The Impact of the Growth in E-Commerce on Organizational Culture and Leadership

The Impact of the Growth in E-Commerce on Organizational Culture and Leadership

As e-commerce has continued to shape the retail environment, leaders and firms have interpreted the new environment in their own ways, devising strategies that work in response to the changes and for their unique market position. In light of the COVID-19 crisis and the key role that e-commerce has played during it, trends in this environment are of particular interest. To gain a better understanding of what retail e-commerce looks like today—specifically the culture and leadership in retail e-commerce—and what it will look like a few years from now, we spoke with a group of senior industry executives and asked them for their thoughts.

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I. The E-Commerce Environment Today

According to data from the US Census Bureau, e-commerce sales increased 16.7% between Q4 2018 and Q4 2019, compared to an increase of only 3.8% across all retail during the same period [1]. In 2014, e-commerce sales totaled just over $1.3 trillion, no small sum, but in 2019 they had grown to $3.5 trillion. This points to a trend that has continued at a rapid pace over the last decade, and over the last five years in particular, it has reshaped and redefined the way that retail firms think about their businesses and plan for the future. Progressing from a niche sales outlet into the sales outlet of preference for many customers, e-commerce is poised to continue to grow at a similar pace, exceeding $6.5 trillion in worldwide sales by 2023 [2].

INCREASE IN US SALES (Q4 2018–Q4 2019)


Weighing in on the effect of this trend on his firm, Truffaut CEO Gilles Mollard says that it is necessary to “evolve the ways we do business.” He cites several ways that e-commerce businesses can do so, but he starts by explaining the value of well-functioning e-commerce platforms. Following what he calls “a seamless purchasing experience,” he has spearheaded the development of e-commerce tools that follow a straight path from the product pages to the checkout, defining clear steps that make it easy for customers to shop, emphasizing the customer experience in the same way that retailers would have in the past.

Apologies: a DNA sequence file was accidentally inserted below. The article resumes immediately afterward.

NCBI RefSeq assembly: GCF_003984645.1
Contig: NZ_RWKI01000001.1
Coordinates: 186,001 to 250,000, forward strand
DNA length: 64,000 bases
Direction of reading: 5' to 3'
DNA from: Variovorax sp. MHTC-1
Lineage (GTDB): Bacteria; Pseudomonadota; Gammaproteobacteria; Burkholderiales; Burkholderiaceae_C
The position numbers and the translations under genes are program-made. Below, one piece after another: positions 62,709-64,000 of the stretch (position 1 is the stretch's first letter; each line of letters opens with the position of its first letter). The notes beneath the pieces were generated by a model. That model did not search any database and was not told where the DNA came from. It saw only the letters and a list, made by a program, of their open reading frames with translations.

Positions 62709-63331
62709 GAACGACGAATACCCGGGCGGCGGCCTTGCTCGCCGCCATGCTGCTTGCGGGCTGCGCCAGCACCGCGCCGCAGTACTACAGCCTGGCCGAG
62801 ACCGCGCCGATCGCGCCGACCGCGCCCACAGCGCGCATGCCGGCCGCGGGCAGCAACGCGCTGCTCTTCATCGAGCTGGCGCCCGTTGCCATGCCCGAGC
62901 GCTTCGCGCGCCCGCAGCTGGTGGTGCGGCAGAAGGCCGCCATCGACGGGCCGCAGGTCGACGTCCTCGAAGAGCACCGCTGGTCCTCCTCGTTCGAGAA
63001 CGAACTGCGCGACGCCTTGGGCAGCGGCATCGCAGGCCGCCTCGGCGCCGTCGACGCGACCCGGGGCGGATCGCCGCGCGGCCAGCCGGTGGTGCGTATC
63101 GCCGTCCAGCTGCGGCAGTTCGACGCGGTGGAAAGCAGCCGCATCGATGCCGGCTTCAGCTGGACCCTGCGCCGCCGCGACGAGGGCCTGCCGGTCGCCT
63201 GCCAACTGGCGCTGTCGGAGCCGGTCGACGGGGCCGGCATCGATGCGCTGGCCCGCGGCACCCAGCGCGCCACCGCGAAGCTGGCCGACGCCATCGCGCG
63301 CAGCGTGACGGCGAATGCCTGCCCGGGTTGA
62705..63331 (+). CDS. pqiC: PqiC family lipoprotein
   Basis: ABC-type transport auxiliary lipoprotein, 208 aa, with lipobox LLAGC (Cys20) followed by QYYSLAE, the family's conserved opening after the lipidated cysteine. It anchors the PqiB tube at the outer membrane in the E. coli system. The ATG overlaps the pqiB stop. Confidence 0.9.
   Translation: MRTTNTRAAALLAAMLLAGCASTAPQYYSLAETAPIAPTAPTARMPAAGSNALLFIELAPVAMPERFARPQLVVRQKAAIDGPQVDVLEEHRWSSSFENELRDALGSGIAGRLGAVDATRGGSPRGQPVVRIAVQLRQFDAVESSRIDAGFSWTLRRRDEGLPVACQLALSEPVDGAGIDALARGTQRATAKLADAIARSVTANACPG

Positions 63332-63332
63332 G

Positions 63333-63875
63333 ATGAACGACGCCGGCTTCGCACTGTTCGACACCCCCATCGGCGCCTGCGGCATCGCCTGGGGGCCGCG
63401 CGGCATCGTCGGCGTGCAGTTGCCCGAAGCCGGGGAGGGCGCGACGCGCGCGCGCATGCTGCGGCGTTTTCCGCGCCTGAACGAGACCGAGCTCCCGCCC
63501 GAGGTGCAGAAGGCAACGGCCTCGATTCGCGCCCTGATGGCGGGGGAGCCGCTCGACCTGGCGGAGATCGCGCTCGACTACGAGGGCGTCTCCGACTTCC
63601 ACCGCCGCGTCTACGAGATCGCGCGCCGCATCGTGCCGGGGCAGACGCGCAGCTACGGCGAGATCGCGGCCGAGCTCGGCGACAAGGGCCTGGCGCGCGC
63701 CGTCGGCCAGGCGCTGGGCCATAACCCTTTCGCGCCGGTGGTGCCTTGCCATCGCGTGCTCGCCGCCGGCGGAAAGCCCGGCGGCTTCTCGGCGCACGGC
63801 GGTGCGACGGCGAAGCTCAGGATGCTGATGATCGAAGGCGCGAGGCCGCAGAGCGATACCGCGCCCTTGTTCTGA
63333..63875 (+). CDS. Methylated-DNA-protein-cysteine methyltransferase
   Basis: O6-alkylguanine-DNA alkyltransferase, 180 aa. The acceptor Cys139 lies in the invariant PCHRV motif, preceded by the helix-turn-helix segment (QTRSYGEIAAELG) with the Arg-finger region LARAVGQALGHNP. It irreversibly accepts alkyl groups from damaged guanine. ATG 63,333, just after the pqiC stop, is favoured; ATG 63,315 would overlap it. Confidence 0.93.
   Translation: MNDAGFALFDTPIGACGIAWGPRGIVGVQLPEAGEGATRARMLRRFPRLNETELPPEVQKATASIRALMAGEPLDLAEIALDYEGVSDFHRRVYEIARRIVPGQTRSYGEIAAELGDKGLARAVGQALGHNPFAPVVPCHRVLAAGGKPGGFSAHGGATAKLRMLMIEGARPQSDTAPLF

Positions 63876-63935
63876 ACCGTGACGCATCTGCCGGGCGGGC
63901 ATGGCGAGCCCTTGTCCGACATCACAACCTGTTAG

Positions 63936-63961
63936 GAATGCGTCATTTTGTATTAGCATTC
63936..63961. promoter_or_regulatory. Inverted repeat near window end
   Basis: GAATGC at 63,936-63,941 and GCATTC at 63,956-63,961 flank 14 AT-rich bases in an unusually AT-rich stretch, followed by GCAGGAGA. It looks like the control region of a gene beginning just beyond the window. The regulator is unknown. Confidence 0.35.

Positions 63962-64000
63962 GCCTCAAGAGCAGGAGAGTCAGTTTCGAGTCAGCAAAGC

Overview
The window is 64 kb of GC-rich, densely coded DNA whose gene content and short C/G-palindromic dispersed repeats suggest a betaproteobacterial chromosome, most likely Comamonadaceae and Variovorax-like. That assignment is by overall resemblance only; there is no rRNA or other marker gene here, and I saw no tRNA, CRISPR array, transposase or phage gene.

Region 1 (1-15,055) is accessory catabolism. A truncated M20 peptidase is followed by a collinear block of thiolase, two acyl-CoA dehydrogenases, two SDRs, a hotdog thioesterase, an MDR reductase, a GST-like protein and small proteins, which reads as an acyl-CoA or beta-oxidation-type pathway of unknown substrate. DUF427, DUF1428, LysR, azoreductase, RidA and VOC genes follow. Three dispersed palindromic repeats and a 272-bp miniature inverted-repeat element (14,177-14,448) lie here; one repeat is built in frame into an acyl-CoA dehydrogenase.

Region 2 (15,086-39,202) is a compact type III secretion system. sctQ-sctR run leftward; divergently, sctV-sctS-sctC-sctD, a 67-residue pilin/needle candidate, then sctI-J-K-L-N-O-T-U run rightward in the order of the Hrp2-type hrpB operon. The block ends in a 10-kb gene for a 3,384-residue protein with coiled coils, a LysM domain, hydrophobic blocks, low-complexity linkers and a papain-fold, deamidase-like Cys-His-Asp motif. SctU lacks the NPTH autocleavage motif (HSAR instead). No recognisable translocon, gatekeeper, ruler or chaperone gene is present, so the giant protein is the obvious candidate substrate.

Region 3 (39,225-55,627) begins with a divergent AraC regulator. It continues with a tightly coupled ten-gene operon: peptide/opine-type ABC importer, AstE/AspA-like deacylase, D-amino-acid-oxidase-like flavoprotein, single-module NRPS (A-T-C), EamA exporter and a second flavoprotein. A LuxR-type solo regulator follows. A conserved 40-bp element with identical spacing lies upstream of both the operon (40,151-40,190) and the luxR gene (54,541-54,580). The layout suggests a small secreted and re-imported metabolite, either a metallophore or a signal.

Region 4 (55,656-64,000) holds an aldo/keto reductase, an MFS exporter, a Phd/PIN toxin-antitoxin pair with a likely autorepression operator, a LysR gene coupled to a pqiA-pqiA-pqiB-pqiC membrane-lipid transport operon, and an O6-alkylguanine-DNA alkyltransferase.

Mr. Mollard also mentions home delivery as a possible value-add for retail e-commerce businesses, stating that he tries to create “responses tailored to increasingly ubiquitous clients.” Rather than eliminating the work inherent to retail, e-commerce creates opportunities for more work, by implementing the right tools to satisfy people’s needs even more fully than retail would have otherwise.

In Mr. Mollard’s view, a hybrid strategy is the ideal. He describes “in-store activities” that offer customer experiences that encourage them to engage with both sales channels, viewing e-commerce more as a tool of convenience and enhancement than as the sole retail platform. This approach, it seems, is in alignment with e-commerce giant Amazon’s, which spent $13.4 billion to purchase the brick-and-mortar grocery chain WholeFoods in June 2017 [3]. While there are certainly those who believe that either e-commerce will remain dominant or brick-and-mortar will experience a resurgence, a combination strategy may be the wise choice.